Over the years, we've refined our approach to cover a wide range of topics, providing readers with reliable and practical advice to enhance their knowledge and skills. That's why millions of readers turn to us each year. Join us in celebrating the joy of learning, guided by standards you can trust.

Editorial Standards

At WiseTour, we are committed to creating content that you can trust. Our editorial process is designed to ensure that every piece of content we publish is accurate, reliable, and informative.

Our team of experienced writers and editors follows a strict set of guidelines to ensure the highest quality content. We conduct thorough research, fact-check all information, and rely on credible sources to back up our claims. Our content is reviewed by subject matter experts to ensure accuracy and clarity.

We believe in transparency and maintain editorial independence from our advertisers. Our team does not receive direct compensation from advertisers, allowing us to create unbiased content that prioritizes your interests.

A roundhouse is a structure which is used to store and service locomotives, along with other railroad equipment. Classically, roundhouses were literally round, explaining the name, although modern variations on the structure are often built in different shapes. A roundhouse may also be referred as an engine-house, and most major railroad hubs have one tucked away somewhere on the grounds, as one never knows when a locomotive might need service.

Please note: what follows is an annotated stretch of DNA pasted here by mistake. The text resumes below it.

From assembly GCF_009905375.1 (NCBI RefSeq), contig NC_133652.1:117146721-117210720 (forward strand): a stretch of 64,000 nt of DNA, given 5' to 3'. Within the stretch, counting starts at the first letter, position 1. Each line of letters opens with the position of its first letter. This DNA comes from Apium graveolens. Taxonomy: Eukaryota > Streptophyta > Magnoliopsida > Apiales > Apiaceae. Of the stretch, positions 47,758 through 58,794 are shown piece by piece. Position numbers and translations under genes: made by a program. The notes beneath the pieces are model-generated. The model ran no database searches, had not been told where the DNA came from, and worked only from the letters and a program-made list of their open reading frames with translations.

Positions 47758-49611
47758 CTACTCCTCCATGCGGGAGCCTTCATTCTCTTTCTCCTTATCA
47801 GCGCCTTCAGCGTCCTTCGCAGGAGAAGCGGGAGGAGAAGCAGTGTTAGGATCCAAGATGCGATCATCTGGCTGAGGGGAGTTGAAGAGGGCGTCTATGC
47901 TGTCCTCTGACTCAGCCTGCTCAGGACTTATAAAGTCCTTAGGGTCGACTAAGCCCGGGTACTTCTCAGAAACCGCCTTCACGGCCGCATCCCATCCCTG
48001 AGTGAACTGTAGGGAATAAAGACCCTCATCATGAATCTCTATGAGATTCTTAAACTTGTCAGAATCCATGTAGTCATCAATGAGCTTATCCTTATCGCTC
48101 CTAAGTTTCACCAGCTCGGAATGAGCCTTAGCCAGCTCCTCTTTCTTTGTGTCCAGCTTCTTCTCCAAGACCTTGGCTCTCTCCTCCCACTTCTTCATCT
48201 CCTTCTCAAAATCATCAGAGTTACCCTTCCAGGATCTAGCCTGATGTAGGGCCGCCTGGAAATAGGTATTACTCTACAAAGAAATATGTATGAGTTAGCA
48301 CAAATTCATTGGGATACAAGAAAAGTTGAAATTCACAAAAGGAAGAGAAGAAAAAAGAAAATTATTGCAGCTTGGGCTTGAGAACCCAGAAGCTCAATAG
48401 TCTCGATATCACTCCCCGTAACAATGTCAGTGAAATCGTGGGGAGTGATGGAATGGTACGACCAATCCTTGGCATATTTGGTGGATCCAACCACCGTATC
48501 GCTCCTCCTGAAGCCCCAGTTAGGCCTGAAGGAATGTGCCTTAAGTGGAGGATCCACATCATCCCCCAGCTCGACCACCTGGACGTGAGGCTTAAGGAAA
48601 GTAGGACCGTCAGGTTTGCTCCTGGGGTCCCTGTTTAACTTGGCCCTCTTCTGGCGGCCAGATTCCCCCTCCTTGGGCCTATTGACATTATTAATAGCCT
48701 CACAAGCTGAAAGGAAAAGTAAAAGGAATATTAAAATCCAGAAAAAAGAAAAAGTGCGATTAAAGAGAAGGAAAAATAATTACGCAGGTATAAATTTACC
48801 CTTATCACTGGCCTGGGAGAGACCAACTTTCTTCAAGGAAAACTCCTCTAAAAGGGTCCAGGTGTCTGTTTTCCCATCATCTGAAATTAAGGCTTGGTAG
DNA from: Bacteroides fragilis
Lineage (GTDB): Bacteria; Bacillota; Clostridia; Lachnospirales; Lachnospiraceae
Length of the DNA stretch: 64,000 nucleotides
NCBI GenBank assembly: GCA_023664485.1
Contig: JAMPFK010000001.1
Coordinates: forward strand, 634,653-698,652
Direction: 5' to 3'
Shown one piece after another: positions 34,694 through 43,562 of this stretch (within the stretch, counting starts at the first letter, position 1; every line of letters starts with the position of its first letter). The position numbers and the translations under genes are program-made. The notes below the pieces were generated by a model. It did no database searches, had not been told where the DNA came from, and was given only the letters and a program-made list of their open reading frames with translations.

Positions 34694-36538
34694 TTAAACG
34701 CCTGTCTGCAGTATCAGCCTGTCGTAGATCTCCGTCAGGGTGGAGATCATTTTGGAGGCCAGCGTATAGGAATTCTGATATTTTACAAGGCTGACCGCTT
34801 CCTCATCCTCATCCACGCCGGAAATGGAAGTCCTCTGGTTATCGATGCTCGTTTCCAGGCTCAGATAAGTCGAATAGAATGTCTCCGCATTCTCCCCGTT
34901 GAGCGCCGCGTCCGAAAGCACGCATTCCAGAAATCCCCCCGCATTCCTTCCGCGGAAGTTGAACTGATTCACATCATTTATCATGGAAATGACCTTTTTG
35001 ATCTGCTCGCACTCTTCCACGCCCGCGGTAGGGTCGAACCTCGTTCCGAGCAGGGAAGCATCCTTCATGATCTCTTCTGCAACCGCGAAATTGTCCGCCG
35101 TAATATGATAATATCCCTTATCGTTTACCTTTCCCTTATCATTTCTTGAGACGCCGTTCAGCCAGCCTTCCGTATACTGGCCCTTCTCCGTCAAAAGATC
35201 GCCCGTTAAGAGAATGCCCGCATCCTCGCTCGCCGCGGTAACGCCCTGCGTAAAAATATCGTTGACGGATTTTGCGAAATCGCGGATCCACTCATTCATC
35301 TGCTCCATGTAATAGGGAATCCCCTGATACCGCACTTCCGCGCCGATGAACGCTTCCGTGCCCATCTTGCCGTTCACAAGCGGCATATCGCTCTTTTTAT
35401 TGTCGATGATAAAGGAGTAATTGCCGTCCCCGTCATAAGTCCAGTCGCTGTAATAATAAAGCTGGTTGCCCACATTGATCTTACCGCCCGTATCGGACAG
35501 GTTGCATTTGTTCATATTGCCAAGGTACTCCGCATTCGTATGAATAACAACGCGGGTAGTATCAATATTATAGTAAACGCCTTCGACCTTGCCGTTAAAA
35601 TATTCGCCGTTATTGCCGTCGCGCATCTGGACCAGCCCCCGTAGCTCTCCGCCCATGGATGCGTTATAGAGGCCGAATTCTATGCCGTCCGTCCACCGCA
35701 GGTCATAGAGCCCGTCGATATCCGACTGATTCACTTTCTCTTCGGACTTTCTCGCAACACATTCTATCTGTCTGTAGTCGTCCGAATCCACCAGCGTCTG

The first roundhouses were built in the early 19th century, and they were round for a very specific reason: they were designed to fit over locomotive turntables. Early locomotives did not run backward, or ran backward very slowly, so when trains needed to turn locomotives around, they were driven onto a set of rotating track which could be used to flip the direction of the locomotive. By mounting a turntable in a roundhouse, engineers could move the locomotives inside around very efficiently, creating stalls for each locomotive to be stored in and moving the locomotives into stalls with the help of the turntable.